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Delinquencies continued to decline in last year’s third quarter, falling in seven out of 11 categories as the economy improved and consumers responsibly managed their finances, according to results from the American Bankers Association’s (ABA) Consumer Credit Delinquency Bulletin. The composite ratio, which tracks delinquencies in eight closed-end installment loan categories, fell six basis points to 1.51 percent of all accounts—a record low that is well under the 15-year average of 2.30 percent. The ABA report defines a delinquency as a late payment that is 30 days or more overdue.
“Strong economic growth has boosted job creation and supported income growth, which has made it easier for consumers to meet their financial obligations,” said James Chessen, ABA’s chief economist. “Lower gas prices helped free up resources for everything from new purchases to debt repayment."
Bank card delinquencies ticked up slightly in the third quarter following two consecutive quarters of declines, rising eight basis points to 2.51 percent of all accounts. They remain well below their 15-year average of 3.77 percent.
“Bank card delinquencies have hovered near 15-year lows with only minor fluctuations over the past two years, and we expect that trend to continue,” said Chessen, who noted that bank card delinquencies have varied by only 14 basis points since the fourth quarter of 2012. “While people are clearly ready to spend again as economic activity picks up, the overwhelming majority of consumers continue to keep debt at manageable levels.”
Delinquencies in two of the three home-related categories—property improvement loans and home equity loans—continued their downward trend in the third quarter, falling to 0.82 percent and 3.24 percent, respectively. Delinquencies for home equity lines of credit edged up slightly, rising two basis points to 1.52 percent.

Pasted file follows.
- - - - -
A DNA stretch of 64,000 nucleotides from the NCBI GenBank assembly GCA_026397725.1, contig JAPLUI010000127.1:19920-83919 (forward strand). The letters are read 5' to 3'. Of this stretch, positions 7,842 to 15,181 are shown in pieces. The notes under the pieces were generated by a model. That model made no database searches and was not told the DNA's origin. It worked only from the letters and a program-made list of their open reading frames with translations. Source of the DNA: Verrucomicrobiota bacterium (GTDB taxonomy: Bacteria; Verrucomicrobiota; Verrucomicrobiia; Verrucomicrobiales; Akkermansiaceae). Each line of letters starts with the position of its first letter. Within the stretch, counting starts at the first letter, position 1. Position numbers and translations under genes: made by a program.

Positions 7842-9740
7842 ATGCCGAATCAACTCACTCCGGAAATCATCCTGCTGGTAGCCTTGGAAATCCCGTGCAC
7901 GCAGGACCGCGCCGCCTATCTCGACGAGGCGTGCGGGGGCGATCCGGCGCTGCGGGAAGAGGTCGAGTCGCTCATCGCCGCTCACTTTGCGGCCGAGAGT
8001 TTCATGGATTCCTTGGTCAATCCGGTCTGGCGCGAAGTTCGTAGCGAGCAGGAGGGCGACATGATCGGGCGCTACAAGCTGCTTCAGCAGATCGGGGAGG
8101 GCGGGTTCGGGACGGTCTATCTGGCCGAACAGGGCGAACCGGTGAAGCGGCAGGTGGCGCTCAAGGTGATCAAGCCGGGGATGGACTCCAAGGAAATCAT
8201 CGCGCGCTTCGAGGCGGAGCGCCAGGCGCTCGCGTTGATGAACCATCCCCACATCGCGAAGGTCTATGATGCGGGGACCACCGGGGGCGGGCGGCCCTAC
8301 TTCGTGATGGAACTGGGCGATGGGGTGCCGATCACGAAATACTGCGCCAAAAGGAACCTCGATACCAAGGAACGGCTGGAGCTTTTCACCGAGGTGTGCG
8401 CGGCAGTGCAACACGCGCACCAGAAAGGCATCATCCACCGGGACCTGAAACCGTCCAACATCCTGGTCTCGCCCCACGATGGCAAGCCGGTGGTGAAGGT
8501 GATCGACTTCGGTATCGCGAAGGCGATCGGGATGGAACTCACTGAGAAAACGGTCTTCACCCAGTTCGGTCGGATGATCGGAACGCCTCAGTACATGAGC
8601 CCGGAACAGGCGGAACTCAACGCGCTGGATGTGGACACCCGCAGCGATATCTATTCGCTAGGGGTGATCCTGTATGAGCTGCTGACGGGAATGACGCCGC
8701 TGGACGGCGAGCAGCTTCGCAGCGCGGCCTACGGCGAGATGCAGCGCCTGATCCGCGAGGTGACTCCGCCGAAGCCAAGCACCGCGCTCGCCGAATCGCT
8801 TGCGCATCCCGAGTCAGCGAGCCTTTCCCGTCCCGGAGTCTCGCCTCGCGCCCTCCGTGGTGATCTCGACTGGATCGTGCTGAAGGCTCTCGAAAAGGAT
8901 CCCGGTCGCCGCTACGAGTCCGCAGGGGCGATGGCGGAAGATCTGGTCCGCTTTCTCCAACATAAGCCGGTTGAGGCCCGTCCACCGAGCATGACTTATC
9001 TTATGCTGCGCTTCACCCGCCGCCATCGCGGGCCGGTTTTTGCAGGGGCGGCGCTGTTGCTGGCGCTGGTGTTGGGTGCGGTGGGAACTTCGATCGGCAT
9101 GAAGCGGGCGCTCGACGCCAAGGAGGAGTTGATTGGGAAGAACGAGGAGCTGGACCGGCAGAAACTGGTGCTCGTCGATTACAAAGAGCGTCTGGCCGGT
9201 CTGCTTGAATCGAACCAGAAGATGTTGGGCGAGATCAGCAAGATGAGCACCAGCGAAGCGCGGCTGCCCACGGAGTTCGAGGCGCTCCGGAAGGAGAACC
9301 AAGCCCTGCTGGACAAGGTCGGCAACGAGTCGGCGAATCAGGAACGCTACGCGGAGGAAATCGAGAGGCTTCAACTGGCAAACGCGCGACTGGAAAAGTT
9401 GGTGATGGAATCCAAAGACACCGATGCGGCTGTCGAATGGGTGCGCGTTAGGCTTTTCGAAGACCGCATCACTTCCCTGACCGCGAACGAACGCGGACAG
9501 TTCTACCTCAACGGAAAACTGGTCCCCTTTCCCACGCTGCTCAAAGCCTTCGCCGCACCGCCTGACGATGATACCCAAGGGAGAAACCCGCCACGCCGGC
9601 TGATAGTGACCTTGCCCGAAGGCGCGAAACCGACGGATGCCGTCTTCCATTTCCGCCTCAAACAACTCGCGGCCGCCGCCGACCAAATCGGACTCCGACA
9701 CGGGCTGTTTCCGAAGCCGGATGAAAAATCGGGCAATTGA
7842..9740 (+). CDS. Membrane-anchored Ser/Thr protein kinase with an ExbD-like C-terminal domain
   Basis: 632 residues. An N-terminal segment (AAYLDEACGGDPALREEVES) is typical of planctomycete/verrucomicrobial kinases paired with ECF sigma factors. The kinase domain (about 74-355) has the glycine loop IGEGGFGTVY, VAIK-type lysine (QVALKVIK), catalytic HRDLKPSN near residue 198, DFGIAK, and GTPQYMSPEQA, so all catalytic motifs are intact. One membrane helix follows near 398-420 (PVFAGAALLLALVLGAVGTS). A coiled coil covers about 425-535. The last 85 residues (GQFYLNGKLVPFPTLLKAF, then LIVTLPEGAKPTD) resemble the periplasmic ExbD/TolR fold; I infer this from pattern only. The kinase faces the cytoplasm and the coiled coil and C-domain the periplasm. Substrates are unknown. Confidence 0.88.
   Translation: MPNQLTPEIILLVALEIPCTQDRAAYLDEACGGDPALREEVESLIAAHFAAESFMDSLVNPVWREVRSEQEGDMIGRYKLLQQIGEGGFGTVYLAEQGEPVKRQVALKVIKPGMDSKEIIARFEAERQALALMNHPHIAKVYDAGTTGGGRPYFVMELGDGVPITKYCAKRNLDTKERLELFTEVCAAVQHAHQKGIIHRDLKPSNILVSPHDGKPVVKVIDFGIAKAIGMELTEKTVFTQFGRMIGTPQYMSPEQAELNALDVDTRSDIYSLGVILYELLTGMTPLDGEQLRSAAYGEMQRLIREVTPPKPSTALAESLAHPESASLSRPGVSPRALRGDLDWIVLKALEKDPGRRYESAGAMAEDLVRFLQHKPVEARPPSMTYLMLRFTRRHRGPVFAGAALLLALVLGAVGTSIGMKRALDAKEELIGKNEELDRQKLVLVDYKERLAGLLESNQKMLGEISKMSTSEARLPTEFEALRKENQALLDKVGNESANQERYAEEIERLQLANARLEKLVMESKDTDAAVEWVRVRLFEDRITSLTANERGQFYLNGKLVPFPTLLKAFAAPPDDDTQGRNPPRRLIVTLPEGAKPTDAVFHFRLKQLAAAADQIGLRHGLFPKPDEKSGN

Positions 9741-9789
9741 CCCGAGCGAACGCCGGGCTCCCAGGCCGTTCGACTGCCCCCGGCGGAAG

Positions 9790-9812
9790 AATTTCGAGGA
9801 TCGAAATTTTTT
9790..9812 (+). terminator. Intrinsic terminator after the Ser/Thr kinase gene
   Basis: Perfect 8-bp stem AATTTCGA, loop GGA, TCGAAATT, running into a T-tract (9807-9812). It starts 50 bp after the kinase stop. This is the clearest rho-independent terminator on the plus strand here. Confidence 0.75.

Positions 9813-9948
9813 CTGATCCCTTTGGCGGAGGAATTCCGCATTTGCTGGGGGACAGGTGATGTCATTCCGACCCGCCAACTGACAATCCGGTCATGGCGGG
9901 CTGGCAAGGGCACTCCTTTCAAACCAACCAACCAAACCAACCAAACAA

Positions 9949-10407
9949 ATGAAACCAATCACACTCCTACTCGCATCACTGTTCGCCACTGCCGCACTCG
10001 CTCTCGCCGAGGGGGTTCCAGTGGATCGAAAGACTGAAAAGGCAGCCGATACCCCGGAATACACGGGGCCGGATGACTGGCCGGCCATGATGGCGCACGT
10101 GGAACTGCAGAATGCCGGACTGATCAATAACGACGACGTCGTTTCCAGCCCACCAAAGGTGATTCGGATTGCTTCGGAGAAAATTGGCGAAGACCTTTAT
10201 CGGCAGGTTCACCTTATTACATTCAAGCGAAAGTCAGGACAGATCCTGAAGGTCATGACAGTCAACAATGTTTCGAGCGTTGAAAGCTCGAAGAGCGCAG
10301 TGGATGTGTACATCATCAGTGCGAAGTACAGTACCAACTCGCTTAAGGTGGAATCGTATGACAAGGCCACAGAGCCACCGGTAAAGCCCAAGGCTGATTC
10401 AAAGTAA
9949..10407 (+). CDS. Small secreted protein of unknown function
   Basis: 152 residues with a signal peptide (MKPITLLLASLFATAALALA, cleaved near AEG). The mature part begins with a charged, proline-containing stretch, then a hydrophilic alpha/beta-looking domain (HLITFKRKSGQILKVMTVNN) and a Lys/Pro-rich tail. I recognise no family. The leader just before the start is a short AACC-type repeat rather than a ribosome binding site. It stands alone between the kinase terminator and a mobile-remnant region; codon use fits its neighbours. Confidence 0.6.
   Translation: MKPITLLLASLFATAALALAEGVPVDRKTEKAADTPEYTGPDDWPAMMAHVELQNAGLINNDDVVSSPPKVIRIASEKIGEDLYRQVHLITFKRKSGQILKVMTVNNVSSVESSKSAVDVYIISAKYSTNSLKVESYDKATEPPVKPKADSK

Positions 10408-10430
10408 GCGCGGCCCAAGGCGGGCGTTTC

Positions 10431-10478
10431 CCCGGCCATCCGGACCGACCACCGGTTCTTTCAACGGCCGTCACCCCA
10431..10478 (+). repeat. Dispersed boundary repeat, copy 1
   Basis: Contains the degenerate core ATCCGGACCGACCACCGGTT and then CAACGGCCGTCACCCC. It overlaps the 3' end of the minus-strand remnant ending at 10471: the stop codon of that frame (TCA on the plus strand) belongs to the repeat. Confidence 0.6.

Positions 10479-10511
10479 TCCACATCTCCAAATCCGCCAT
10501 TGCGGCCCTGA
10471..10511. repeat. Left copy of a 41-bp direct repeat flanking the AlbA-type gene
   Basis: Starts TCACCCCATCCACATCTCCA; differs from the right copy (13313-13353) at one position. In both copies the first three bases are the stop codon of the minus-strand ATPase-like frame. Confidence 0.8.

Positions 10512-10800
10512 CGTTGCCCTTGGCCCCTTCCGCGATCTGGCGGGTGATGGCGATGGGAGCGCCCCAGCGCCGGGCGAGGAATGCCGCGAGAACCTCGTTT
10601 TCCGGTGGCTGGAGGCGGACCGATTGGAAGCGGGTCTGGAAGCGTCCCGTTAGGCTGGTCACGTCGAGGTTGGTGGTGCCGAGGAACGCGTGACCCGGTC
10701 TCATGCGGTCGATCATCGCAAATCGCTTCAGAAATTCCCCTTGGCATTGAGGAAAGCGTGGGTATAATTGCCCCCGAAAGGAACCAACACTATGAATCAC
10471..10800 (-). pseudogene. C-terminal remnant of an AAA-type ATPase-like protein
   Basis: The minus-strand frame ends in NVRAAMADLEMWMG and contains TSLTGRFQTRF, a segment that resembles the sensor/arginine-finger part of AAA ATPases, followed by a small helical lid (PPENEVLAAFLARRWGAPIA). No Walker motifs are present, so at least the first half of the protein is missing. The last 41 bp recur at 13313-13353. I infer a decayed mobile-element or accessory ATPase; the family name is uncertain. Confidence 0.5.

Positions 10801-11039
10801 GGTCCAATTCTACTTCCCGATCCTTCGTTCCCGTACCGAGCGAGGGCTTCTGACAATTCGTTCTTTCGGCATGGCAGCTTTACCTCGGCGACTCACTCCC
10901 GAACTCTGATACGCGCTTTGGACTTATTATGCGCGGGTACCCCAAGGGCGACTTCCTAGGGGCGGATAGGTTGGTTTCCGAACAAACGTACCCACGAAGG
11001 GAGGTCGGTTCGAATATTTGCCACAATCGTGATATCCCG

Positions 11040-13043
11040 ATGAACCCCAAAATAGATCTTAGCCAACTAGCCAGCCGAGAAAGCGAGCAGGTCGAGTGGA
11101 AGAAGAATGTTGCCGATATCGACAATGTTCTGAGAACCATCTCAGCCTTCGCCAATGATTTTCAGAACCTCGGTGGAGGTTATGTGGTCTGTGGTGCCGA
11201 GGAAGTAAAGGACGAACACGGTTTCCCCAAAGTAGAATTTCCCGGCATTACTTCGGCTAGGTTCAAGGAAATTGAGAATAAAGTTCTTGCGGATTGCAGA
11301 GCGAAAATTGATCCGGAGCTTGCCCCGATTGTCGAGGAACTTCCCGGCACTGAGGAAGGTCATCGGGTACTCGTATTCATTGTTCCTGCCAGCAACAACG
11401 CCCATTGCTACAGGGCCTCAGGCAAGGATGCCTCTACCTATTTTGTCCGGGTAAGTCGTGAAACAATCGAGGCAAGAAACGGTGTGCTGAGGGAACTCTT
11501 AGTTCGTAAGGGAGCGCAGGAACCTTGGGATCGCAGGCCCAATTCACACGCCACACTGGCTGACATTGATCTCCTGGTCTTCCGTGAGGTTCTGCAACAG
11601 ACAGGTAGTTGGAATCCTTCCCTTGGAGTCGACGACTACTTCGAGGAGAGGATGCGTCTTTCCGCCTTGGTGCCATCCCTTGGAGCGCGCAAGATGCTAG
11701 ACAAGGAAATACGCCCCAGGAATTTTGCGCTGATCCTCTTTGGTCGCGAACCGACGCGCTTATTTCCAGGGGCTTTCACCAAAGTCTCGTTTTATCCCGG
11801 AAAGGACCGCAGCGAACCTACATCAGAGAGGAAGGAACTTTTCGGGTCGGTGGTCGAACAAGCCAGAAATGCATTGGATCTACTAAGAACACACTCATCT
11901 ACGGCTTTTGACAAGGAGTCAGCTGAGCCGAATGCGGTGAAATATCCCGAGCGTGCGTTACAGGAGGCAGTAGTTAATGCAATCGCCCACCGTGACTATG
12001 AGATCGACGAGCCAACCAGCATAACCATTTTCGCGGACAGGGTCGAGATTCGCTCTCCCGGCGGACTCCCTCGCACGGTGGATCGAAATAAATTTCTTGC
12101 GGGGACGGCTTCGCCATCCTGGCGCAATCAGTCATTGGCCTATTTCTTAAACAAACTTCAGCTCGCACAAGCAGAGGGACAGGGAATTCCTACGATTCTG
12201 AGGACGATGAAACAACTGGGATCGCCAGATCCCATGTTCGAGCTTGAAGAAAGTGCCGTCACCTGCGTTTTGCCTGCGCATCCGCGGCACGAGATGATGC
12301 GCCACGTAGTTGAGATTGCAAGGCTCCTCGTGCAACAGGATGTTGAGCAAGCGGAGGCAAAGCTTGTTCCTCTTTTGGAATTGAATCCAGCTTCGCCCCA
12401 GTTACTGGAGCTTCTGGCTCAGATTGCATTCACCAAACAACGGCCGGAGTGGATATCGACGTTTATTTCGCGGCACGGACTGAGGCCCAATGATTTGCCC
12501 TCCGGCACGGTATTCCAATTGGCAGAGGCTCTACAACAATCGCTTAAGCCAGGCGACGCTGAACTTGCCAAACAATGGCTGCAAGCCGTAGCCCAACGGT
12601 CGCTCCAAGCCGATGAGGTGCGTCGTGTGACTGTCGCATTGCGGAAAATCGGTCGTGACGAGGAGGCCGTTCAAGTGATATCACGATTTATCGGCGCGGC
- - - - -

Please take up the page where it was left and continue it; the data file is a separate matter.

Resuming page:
“As the housing market continues its slow and steady recovery, home-related delinquencies are following a parallel track,” said Chessen. “Increased home prices have eased pressure on consumers, but stresses can still occur, particularly as home equity lines reach the fully amortizing period and payment requirements rise. Banks continue to work with customers to ensure they can meet their obligations.”
Chessen is optimistic about the future as the economy continues its upward trend and consumer confidence improves.
“Consumers are on surer financial footing, which bodes well for future delinquency rates,” Chessen said. “Consumers are smiling every time they fill up their tanks. Every one-cent decline in pump prices puts about $1 billion back into consumers’ pockets, which means their paychecks are going much further. The signs are pointing in the right direction, but consumers hold all the cards when it comes to continuing to prudently manage their finances.”
The third quarter 2014 composite ratio is made up of the following eight closed-end loans. All figures are seasonally adjusted based upon the number of accounts.
►Personal loan delinquencies fell from 1.62 percent to 1.51 percent.
►Direct auto loan delinquencies remained at 0.72 percent.
►Indirect auto loan delinquencies fell from 1.55 percent to 1.51 percent.
►Mobile home delinquencies rose from 3.56 percent to 3.64 percent.
►RV loan delinquencies fell from at 1.09 percent to 1.03 percent.
►Marine loan delinquencies fell from 1.34 percent to 1.21 percent.
►Property improvement loan delinquencies fell from 0.97 percent to 0.82 percent.
►Home equity loan delinquencies fell from 3.36 percent to 3.24 percent.
In addition, ABA tracks three open-end loan categories:
►Bank card delinquencies rose from 2.43 percent to 2.51 percent.
►Home equity lines of credit delinquencies rose from 1.50 percent to 1.52 percent.
►Non-card revolving loan delinquencies fell from 1.92 percent to 1.68 percent.